# Comparing different hashes to confirm they came from the same string

Is there any safe hashing algorithm that returns a different hash each time (like bcrypt) but has the possibility to compare 2 different hashes and determine that they were hashed from the same password/string without knowing this password/string?

• Why would you want such a thing? – Squeamish Ossifrage Nov 7 '17 at 19:11
• I guess one may want such a thing to hash passwords, prevent password reuse and defeat rainbow tables. – user2233709 Nov 7 '17 at 19:47
• indeed, those are viable options. But I don't have an implementation, just want to know if such technology exists. – aCryptoNewb Nov 7 '17 at 20:37
• If the "determine" step is efficient, it seems to undo the benefit of the different (salted?) hash output. Given the hashed password, I could check if it was compatible with the hash of "qwerty", i.e. use my pre-computed hash dictionary. – bmm6o Dec 8 '17 at 0:58

Here's a thought; we work in a pairing-friendly elliptic curve where the discrete log problem is hard, and we generate a 'hash' of a value $p$ [1] by selecting a random value $r$, and outputting the two points $(rG, rpG)$.

Then, given two such hashes $(rG, rpG)$ and $(r'G, r'p'G)$, we can check if they are hashes of the same password by computing the two pairing operations $e(rG, r'p'G)$ and $e(r'G, rpG)$. If $p = p'$, then both values will be the same, namely the value $e(G, G)^{rr'p}$.

Reversing the hash, that is, given $(rG, rpG)$, recover $p$, is a discrete log problem, this is assumed to be hard.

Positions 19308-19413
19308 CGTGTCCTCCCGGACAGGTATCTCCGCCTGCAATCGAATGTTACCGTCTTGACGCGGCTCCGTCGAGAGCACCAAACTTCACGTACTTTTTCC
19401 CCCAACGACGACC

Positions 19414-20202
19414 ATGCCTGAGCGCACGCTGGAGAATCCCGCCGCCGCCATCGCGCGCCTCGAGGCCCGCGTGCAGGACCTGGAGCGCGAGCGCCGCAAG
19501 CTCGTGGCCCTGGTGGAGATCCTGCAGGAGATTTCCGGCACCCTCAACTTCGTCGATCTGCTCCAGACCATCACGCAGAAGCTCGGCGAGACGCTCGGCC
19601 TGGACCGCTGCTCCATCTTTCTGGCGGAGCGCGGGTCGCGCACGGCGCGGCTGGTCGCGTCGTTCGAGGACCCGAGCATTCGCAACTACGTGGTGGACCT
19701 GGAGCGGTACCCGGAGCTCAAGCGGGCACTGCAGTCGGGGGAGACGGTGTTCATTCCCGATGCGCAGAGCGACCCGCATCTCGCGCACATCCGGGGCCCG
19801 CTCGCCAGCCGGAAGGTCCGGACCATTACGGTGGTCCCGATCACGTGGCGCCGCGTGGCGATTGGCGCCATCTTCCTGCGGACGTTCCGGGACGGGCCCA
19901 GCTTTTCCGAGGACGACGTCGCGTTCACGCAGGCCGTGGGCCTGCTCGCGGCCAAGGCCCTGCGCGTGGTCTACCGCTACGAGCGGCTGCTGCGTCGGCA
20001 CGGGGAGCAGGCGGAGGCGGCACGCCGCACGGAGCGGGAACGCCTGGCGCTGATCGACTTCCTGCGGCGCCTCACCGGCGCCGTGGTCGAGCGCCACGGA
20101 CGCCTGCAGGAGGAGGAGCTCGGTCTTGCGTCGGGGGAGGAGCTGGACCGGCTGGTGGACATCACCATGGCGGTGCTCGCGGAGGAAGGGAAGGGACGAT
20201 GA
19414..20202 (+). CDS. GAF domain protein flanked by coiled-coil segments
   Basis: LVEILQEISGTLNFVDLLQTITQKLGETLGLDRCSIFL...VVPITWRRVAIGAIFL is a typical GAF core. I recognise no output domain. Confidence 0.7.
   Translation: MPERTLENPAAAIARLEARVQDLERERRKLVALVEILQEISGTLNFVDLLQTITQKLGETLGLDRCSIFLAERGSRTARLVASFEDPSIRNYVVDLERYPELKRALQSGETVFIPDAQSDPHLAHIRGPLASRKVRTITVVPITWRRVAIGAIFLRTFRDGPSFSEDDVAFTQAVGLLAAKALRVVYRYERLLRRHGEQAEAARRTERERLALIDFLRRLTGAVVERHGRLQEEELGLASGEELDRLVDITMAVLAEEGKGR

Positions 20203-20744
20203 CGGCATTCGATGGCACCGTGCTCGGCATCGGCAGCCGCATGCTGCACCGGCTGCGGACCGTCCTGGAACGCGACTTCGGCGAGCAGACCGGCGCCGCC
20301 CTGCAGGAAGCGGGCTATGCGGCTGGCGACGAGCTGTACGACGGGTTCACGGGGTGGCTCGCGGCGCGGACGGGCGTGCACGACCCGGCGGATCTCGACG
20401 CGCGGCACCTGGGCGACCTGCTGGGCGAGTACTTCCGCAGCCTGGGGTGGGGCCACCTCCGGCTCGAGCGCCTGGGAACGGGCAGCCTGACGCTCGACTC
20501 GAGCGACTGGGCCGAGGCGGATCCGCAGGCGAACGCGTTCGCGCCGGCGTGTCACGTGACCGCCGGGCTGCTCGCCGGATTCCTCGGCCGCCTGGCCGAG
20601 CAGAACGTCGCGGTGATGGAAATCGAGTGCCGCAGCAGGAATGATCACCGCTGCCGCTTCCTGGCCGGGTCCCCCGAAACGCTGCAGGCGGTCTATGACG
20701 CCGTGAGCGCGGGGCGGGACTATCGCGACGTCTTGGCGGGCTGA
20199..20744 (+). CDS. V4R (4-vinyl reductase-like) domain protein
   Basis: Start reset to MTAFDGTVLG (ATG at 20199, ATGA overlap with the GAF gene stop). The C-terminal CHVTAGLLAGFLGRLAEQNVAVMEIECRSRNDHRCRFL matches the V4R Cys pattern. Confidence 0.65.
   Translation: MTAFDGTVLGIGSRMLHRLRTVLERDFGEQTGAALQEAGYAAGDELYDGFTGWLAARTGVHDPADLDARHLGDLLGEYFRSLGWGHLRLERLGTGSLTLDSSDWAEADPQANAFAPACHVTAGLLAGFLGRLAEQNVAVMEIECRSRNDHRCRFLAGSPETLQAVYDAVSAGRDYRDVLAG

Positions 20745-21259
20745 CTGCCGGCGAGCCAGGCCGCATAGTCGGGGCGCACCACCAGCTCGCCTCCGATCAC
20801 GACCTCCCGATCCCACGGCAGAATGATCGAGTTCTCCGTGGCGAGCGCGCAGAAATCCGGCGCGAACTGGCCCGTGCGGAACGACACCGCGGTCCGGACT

And, given a long list of hash passwords $(rG, rpG), (r'G, r'p'G), (r''G, r''p''G), ...$, there doesn't appear to be any obvious way to compare all of then against an attacker chosen password with less than $O(n)$ pairing operations or point multiplications.

The attacker can test a single hash $(rG, rpG)$ against a test password $p'$ by checking if $p'(rG) = rpG$; however with any such primitive where there is a primitive to compare hashes, the attacker could perform this test by hashing the password $p'$ and using the comparison primitive to see if that hash matches the one under test, and so this is not a vulnerability.

[1] The value $p$ might be a conventional hash of the actual password; that detail isn't important for this idea.

Noting that I would not call such a hash function safe, if you knew that the strings you wanted to check were less than $2^b$ in number, you could use a strong (pseudo)random permutation $$\pi:\{0,1\}^b \rightarrow \{0,1\}^b$$ (so you could hide the string or the index to the string) and a hash function $H$ with $n$ bit output (with $2^{n/2}$ bit security against collisions) and output the $n+b$-bit vector: $$(H(X) \mathbin\Vert \pi(X))$$ where $\pi$ should be chosen to hide things such as weight of the vector (a plain bit permutation wouldn't do).

• How does this prevent an adversary from performing offline guessing attacks by evaluating $\pi$ when they compromise the password database? – Squeamish Ossifrage Nov 7 '17 at 22:23